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Texas leads the nation in deadly animal attacks, and it isn’t even close, data show

Texas had the most fatal animal attacks and encounters of any state by a wide margin.

Texas had the most fatal animal attacks and encounters of any state by a wide margin.

Fangs and claws. Venom and poison. Horns and hooves. The animal kingdom’s arsenal is a rare threat to the average American these days — but it’s a danger that varies considerably by state, data shows.

Texas leads the nation when it comes to fatal animal attacks and encounters, according to a recent report from Outforia.com. The nature and outdoors website analyzed U.S. Centers for Disease Control and Prevention data tracking causes of death from 1999 to 2019.

During that time period, 520 people in Texas were reported killed as a result of an animal encounter, according to the CDC stats, far exceeding California and Florida, which had the second and third most fatalities at 299, and 247.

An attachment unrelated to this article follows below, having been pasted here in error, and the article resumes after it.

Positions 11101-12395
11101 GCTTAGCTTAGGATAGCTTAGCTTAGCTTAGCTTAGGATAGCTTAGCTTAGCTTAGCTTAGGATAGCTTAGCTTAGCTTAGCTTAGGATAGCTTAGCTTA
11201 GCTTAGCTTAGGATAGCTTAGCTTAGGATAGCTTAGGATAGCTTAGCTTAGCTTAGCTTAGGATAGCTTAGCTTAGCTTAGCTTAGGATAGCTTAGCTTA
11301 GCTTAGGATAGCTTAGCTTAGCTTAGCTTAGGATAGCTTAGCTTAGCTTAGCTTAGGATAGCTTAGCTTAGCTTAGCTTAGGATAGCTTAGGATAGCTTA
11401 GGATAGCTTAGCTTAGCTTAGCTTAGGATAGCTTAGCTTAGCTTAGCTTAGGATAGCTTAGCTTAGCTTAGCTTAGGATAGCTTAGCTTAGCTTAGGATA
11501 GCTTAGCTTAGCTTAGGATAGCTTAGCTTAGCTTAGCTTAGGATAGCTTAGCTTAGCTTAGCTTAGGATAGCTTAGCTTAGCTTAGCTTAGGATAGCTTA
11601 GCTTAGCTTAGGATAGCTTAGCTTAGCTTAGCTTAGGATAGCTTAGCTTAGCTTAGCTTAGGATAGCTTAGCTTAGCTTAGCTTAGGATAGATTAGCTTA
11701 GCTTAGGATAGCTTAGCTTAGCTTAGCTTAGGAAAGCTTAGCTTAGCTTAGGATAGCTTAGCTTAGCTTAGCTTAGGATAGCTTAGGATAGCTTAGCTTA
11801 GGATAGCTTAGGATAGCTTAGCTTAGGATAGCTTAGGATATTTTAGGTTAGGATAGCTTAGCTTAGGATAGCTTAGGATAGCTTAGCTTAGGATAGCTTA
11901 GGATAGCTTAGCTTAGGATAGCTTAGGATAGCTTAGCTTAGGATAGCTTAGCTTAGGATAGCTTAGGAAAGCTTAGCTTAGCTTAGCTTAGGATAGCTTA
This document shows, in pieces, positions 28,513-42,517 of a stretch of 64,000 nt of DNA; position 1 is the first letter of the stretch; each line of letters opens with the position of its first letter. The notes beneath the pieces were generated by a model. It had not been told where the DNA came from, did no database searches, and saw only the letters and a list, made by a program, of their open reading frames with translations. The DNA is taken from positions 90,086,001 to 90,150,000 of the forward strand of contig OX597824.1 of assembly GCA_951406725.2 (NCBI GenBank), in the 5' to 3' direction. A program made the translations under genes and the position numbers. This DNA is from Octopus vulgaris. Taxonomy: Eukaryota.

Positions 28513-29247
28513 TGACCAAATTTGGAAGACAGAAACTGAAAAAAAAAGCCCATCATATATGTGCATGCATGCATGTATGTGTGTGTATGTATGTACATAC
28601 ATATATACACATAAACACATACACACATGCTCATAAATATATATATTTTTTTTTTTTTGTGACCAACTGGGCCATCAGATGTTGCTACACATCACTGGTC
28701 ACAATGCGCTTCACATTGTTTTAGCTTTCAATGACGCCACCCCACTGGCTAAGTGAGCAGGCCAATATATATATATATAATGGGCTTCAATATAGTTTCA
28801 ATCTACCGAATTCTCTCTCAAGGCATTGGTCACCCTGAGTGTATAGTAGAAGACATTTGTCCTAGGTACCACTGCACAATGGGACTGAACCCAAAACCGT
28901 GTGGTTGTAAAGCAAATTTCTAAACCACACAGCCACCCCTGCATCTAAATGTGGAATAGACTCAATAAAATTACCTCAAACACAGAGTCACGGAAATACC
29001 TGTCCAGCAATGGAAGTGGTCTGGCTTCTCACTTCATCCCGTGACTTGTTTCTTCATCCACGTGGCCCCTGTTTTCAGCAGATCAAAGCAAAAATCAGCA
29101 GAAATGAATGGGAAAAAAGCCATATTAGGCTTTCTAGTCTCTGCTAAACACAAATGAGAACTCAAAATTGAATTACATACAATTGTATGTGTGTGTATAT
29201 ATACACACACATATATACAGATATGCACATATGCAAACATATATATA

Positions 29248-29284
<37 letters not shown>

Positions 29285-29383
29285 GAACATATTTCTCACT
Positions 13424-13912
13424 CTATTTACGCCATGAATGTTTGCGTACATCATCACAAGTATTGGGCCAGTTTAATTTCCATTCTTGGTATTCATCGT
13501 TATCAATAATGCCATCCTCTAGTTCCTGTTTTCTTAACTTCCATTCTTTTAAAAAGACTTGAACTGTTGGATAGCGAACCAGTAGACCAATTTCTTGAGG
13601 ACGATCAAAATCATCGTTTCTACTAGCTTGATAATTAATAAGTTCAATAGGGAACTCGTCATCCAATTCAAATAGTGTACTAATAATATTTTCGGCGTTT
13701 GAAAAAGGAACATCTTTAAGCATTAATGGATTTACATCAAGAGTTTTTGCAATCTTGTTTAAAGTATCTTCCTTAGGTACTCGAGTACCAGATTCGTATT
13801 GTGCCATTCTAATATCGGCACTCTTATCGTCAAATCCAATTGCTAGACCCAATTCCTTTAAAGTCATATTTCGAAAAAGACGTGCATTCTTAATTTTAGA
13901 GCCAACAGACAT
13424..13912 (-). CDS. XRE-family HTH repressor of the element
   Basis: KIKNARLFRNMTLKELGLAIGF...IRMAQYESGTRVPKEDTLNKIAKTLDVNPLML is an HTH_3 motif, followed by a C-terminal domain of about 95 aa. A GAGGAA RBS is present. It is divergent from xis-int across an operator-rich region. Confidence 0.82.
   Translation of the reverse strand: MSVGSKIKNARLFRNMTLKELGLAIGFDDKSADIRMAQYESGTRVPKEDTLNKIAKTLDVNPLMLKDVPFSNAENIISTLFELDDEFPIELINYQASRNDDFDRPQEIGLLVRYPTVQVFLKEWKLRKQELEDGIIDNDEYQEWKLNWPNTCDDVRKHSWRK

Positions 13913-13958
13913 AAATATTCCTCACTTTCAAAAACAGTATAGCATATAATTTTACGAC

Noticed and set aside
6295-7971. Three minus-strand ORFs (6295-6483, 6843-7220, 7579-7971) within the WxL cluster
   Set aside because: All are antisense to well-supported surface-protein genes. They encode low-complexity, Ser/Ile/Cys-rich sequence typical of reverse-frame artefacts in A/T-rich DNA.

Meanwhile, Delaware, North Dakota and Rhode Island had zero animal-related deaths, Outforia reported.

The CDC doesn’t provide details on every animal that was responsible for a death during that time frame, but here’s a look at what they did provide, by the numbers:

63 Texans died after being “bitten or struck” by dogs (672 nationally)

0 deaths were caused by rats (3 nationally, the last coming in 2006)

201 deaths were caused by “other mammals,” which could include exotic animals such as tigers and lions, sharks, cattle, horses, wild hogs and who knows what else (1,562 nationally)

179 deaths were caused by stings from hornets, wasps and bees (1,299 nationally)

16 deaths were caused by venomous spiders (Over 130 nationally)

13 deaths were caused by venomous snakes and lizards (Over 120 nationally)

It’s important to note that U.S. wildlife is responsible for very few fatalities. For comparison, 734 people in Texas drowned in the bathtub from 1999 to 2019, CDC data shows.

Mitchell Willetts is a real-time news reporter covering the Carolinas for McClatchy. He is a University of Oklahoma graduate and outdoors enthusiast.

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